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John Ehn's body lies a mold'rin' in the grave

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There's a lumpy, farting, gum-chewing thing in the art world called outsider art. Outsider art can be many things - art by the disabled or merely unschooled, art in the eye of the beholder, or just art out of fashion. Here in ultra-sophisticated, un-bumpkinish Los Angeles, it seems that outsider art might be something of an endangered species. Thankfully, that just ain't so.

You see, once upon a time there was a man named John Ehn who owned a motel in Sun Valley which he named The Old Trapper's Lodge. Mr. Ehn littered the property with a slew of sculptures of his own making, eventually creating a landscape for which David Milch would give his eye-teeth. Time passed, Ehn died, the place was declared a landmark but was still razed. You know, typical LA story.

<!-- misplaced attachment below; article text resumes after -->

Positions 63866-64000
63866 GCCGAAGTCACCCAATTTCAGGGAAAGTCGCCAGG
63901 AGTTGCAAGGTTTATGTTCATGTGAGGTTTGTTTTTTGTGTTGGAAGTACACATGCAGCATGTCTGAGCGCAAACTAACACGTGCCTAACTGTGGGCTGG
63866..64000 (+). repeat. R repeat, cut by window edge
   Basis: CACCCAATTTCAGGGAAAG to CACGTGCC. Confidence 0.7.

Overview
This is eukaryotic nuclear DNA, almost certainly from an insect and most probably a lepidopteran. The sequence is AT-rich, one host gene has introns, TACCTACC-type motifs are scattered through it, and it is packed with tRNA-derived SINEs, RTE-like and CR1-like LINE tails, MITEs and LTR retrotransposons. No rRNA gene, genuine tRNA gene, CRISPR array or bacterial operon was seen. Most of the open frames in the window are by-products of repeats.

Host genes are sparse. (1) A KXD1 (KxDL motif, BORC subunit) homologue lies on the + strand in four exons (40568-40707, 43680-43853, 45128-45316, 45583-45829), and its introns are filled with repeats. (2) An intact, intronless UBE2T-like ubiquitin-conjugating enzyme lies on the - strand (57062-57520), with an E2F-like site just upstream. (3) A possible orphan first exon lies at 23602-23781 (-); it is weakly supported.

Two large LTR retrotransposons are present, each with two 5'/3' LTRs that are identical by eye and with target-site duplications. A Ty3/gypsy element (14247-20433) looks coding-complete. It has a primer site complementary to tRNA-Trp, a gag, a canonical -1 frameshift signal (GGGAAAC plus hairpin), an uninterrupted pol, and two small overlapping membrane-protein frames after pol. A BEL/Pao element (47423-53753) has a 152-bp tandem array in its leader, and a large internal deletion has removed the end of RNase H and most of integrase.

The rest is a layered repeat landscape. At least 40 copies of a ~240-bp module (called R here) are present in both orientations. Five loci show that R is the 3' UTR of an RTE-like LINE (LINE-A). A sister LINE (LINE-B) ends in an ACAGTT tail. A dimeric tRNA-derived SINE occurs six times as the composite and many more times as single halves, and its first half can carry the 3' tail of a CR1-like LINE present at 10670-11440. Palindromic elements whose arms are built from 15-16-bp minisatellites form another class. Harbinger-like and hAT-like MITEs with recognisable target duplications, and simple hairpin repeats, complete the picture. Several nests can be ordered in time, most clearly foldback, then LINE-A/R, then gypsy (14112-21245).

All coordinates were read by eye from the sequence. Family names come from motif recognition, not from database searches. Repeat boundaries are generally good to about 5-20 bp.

But the Old Trapper had some fans, apparently, and these fans (we prefer to think of them as a group rather than one lone character, for some reason) arranged for the transport of many of the statues (no! they had not been destroyed!) to a particularly rural corner of the old seat of agricultural learning in San Fernando Valley, Pierce College. And there they sit, to this day. There's some sort of children's day camp that goes on in the summer at the park where the statues are situated, which we find highly inappropriate but just as highlarious. And these aforementioned fans? To this day, they maintain the paint jobs on the statues and Boot Hill gravestones, and we're still unable to discern just who these mysterious fans are.